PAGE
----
There are moments on the Eagle Creek Trail when you completely forget that it was the birthplace of one of Oregon’s largest and most high-profile wildfires of the past decade.

In autumn the canyon is ablaze in golden color as waterfalls drip down cliff walls from every direction, reminding hikers why this has long been considered one of Oregon’s five best hikes.

Even in the places that are burned — and the impact is clear — the burn scar is not overwhelming for much of the hike. There is lots of low-intensity fire, often known as “good fire,” where trees might have black scorch marks but the canopy is intact and the forest floor is covered up with ferns, moss or the golden color of bigleaf maple.

Eagle Creek Trail, in the Columbia River Gorge near Cascade Locks, features waterfalls, autumn colors and high bridges. The trail was the site of the 2017 Eagle Creek Fire, leaving burn scars throughout the hike.

But every now and again you hear it — the loud crack and crash of a fire-weakened tree splitting and plummeting down the canyon. Because while the trail has largely “healed” from the 2017 Eagle Creek Fire, the flames of five years ago will keep this an unstable and dynamic place of falling trees and landslides for years to come.

“The vast majority of trees that were killed in the fire are still standing with weakened root structures that means they do fall over pretty regularly,” said Karen Davis, spokeswoman for the Columbia River Gorge National Scenic Area. “There’s also frequent debris and mudslides. Even though it’s been five years since the fire, there is still a lot of danger or at least things to look out for especially after big storms.”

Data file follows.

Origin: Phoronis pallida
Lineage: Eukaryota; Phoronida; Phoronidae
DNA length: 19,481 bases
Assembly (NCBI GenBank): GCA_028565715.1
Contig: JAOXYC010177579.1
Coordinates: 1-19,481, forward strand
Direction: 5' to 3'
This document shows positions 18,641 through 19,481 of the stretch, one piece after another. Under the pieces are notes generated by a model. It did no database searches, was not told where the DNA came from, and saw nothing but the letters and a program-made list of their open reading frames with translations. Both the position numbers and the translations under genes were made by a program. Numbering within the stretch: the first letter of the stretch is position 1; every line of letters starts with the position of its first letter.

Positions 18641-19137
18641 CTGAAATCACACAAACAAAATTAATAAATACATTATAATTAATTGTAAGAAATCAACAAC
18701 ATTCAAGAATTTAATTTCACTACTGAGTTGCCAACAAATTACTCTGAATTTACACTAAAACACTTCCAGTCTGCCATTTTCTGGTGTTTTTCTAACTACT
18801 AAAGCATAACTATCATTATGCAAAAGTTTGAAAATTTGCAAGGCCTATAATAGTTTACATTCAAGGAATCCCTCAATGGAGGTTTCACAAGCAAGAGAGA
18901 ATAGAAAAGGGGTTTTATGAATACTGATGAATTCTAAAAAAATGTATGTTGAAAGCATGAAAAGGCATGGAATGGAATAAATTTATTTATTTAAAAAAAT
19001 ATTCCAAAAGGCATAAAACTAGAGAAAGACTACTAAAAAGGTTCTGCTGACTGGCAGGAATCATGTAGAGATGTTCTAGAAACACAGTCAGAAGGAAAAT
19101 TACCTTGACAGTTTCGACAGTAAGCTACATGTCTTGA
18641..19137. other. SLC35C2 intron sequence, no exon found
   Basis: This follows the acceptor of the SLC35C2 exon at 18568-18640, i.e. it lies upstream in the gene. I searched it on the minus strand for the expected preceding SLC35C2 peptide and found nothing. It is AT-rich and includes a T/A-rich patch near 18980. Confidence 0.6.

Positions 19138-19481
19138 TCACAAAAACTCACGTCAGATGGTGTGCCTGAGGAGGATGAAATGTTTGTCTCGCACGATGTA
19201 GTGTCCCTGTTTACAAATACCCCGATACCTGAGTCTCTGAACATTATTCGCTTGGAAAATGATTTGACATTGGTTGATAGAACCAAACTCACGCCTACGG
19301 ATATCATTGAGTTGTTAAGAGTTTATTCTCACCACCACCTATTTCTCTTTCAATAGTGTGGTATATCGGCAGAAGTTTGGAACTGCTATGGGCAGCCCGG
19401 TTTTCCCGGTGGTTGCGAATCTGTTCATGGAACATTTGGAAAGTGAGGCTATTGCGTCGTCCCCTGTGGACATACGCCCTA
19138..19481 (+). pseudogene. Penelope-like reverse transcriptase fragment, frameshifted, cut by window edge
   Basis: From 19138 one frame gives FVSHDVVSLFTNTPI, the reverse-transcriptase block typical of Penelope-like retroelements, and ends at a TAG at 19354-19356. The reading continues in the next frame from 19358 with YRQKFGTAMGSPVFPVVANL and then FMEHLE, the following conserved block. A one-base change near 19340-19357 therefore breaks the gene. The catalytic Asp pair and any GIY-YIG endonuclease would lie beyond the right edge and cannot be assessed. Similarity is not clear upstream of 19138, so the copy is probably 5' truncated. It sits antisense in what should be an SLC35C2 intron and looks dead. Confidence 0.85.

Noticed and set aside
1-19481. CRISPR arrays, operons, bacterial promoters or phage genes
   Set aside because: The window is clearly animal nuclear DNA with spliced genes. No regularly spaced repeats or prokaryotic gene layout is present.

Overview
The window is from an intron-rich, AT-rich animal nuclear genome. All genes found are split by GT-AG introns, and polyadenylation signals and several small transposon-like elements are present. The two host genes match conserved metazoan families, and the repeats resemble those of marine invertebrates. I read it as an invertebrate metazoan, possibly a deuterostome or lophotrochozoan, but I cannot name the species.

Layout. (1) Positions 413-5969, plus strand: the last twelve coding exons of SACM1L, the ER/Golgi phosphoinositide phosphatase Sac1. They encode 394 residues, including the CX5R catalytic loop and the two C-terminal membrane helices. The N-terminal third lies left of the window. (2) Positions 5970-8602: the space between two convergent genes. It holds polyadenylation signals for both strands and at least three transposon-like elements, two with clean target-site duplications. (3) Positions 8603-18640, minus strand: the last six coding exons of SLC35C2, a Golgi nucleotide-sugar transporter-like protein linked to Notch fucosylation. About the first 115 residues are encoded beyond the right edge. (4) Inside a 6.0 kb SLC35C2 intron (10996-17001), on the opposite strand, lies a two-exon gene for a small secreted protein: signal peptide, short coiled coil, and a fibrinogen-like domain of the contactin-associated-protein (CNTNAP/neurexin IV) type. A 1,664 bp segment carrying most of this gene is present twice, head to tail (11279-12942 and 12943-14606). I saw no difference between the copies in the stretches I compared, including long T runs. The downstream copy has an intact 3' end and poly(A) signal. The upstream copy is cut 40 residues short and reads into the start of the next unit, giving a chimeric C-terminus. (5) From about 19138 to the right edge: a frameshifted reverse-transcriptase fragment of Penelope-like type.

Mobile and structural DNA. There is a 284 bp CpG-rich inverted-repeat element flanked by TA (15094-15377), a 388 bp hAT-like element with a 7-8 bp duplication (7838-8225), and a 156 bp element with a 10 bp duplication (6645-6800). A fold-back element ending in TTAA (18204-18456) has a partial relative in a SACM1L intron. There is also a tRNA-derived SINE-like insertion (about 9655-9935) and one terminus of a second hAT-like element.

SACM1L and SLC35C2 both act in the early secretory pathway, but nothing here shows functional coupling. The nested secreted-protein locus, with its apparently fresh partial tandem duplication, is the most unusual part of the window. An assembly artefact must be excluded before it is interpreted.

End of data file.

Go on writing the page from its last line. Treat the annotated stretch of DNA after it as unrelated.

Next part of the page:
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Punchbowl Falls seen from Eagle Creek Trail in the Columbia River Gorge near Cascade Locks. The trail features waterfalls, autumn colors and high bridges. The trail was the site of the 2017 Eagle Creek Fire, leaving burn scars throughout the hike.

Indeed, even after Eagle Creek Trail officially reopened last year, it has been closed or blocked multiple times by landslides. And that’s likely to happen again.

But at least for now — as of November — the route is clear for the spectacular 3.3 miles to High Bridge. Beyond, the next 3 miles to Tunnel Falls do have some landslides that make for tricky hiking, and at least one semi-difficult creek crossing, but it does remain open and doable.

And it’s still one of the best hikes in Oregon, especially among those that usually stay open through the winter, with the exception of a few low-elevation snowstorms and the aforementioned landslides.

Eagle Creek Trail, in the Columbia River Gorge near Cascade Locks, features waterfalls, autumn colors and high bridges. The trail was the site of the 2017 Eagle Creek Fire, leaving burn scars throughout the hike.

As ever, there are a million things to appreciate about the trail, including the autumn colors, walking the edges of high cliff faces and views of the endless waterfalls — Punchbowl Falls chief among them.

“The fire opened up the views so that after a rainstorm, you can see dozens of waterfalls that were previously obscured by living trees,” Davis said.

What I’ve always appreciated is how it can perfectly set up the type of day that you want to have.





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